Waiting for the solstice sun to set in Connemara

 

Clever, these Bronze Age sun-worshippers of the western seaboard. Back over east, one has to rise before dawn to catch the winter solstice. In Connemara, however, one can lie in till lunch-time, because the stone alignments were built to catch the sun setting on the shortest day.

And if there is too much cloud about, as there was this weekend in the Gleninagh valley, one is never really disappointed. Even in soft Atlantic rain, the tranquil lake and blanket bog forming that natural amphitheatre between the Bens and Maumturks would take a last breath away.

"Mountains rearing out of the landscape" is how archaeologist Michael Gibbons describes the setting above Lough Inagh, three miles south-east of Kylemore valley, on farmland owned by the Bodkin family. Here, in former sheep-rustling, wool-smuggling country, three sets of two standing stones on a boggy knoll mark the Twelve Bens mountain gap where the sun dies in dark December.

Dating from about 1500 BC, it is one of eight such alignments on record in Connemara, an area which once had no place on the national archaeological map.

Ordnance Survey work here in the last century yielded few if any prehistoric sites of interest. It was bog shrinkage, caused not just by overgrazing but also by climate change, that threw them in recent years, he says.

As a result Gibbons's life, as Clifden-based archaeologist, heritage consultant and manager of the Connemara Walking Centre with his partner, Patricia Dunford, is one of constant discovery. Only a week or so ago a local farmer showed him yet another site.

The Connemara alignments are similar to ritual constructions in Donegal, south-west Scotland and west Cork, Gibbons explains. All have a north-south orientation. Most have a manmade pond or Bronze Age ritual pool beside. "Dig through it, and the first layer is likely to comprise poitin bottles," Gibbons says. "After that, whiskey bottles, and timber barrels for salting salmon at Christmas. And below that again, Bronze Age material, perhaps."

In each case, the chosen setting is nothing short of incredible. Pointing up to the Turks, Gibbons identified Maumean, Maumahoge, Knocknahillion, and the ancient "Pass of the Boar" itself, one of two ancient land routes into Connemara.

Though the aspect may have changed little, this valley once held a thriving population as refugees, bandits, beatniks from other parts migrated to Cromwell's definition of Hell. The stereotype of the Anglo-Irish landlord did not fit this territory until after the Famine.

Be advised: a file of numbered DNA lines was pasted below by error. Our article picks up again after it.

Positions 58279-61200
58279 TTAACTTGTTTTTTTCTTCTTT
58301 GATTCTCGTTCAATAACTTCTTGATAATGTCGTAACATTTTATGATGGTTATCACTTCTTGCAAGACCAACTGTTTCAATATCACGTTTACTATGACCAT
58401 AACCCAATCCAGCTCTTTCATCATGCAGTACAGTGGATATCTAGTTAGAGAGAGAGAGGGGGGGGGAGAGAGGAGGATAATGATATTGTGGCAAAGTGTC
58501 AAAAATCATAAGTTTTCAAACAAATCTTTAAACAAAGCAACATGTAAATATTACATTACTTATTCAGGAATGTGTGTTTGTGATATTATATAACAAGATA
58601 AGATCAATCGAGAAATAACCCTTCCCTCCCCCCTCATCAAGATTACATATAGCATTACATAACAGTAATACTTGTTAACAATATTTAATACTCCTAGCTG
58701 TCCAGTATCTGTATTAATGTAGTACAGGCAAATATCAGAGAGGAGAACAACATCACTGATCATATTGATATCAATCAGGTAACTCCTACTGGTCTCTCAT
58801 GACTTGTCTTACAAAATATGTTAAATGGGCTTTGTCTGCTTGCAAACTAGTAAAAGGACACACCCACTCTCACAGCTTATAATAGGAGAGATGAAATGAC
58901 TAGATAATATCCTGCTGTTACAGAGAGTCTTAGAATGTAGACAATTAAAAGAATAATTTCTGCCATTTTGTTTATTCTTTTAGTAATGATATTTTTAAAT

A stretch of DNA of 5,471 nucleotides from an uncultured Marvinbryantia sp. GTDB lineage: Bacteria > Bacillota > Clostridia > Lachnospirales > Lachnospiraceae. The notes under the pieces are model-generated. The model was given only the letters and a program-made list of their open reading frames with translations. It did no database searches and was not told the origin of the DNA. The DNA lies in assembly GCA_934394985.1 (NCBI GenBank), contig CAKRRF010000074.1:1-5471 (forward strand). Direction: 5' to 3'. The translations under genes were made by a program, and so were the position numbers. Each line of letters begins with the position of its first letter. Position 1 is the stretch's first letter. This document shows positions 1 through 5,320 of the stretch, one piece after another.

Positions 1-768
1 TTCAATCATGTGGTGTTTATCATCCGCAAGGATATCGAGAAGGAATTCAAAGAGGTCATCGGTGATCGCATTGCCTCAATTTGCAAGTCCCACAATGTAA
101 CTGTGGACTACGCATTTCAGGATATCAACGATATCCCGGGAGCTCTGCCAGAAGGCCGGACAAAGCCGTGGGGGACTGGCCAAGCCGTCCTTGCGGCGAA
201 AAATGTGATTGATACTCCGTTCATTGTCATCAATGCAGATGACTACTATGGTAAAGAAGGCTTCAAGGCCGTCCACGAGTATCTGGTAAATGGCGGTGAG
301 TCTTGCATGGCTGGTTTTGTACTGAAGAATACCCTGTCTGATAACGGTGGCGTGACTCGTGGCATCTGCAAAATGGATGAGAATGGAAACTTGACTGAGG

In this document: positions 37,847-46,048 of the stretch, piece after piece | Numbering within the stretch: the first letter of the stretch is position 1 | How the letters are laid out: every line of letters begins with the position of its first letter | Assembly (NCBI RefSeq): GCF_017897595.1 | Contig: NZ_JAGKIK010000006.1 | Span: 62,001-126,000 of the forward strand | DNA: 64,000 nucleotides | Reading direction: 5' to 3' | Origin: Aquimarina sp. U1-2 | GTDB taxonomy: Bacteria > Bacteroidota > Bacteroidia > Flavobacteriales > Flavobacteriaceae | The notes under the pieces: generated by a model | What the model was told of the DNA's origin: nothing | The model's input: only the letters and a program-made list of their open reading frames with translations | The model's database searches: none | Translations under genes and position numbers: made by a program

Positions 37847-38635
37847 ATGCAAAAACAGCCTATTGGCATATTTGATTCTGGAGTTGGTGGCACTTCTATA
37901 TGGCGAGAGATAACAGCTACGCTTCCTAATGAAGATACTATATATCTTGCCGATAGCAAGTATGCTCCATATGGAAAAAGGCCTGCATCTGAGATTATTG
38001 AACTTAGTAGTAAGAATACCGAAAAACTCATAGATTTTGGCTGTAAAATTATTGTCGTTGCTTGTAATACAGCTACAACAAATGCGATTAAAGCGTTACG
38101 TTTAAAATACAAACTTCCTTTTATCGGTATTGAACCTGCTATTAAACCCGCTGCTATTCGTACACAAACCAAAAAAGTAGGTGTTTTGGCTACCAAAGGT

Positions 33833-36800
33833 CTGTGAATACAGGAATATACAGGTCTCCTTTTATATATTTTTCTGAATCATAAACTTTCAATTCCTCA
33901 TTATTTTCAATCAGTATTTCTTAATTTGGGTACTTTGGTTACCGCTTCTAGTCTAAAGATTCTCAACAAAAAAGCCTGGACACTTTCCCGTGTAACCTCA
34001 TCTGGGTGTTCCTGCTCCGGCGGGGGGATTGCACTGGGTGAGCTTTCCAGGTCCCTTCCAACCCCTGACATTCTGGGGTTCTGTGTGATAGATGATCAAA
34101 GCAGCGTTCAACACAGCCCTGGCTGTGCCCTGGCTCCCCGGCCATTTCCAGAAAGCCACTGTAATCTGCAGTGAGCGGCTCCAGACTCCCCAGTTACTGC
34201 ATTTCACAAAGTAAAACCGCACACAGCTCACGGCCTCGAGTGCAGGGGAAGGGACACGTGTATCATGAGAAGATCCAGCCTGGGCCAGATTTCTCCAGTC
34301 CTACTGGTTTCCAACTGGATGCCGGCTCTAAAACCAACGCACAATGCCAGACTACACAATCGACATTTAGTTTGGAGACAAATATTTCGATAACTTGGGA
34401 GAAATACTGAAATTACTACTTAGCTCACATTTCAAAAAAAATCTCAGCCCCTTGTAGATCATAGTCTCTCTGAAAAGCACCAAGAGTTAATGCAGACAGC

Bracken marks the lazy-bed cultivation, and ridges show that settlement in the last century went right in to the heart of the highest Ben. Just as 19th-century settlement was tied into the glacial history - glaciation marking the most fertile patches - so marble outcroppings mark prehistoric sites. Strip off the bog, and Gibbons has no doubt that it would reveal rich evidence of our prehistoric ancestors' way of life.

Connemara expanded eastwards, taking in foreign parts like Spiddal and Oughterard, as it became a "good marketing term" in the 18th century and synonymous with wildness, Gibbons explains. The ancient border was from Leenane on Killary Harbour down to Screebe, and the flash-point between the people of Joyce Country and Connemara. The two peoples used to fight over who had patrimony of the holy wells.

One 18th-century English traveller described the Joyce womenfolk piling up stones for ammunition and the men squaring up to each other, ready to burn off some testosterone. An account by John Daunton, the earliest traveller in Connemara in 1695, records visiting a booley house. Entitled A Merry Dance Through Taigue Land, he also wrote about the O'Flaherty women peeing into the ashes, and using them to dye their hair.

As we waited for the sunset at about 2.15 p.m. Gibbons pointed out the use of quartz in the standing stones. Over at another alignment in Derryinver the combination of stones is slightly different, suggesting that numbers carried a mythological significance. On one site there is a ritual burial of a 10-year-old child beneath a tall stone. The cloud didn't clear. Did we feel cheated? No. Down below us, the still silent Inagh, with its crannog and islands named after deer and otter and eagles, had trapped the dying light.

The Connemara Walking Centre is running a series of field trips throughout 1998, including a four-seasons walking festival which starts on the New Year bank holiday weekend, and two highlands festivals in May and September. For more details, contact the centre at Island House, Market Street, Clifden, Co Galway, at (095) 21379, fax (095) 21845 and email walkwest@indigo.ie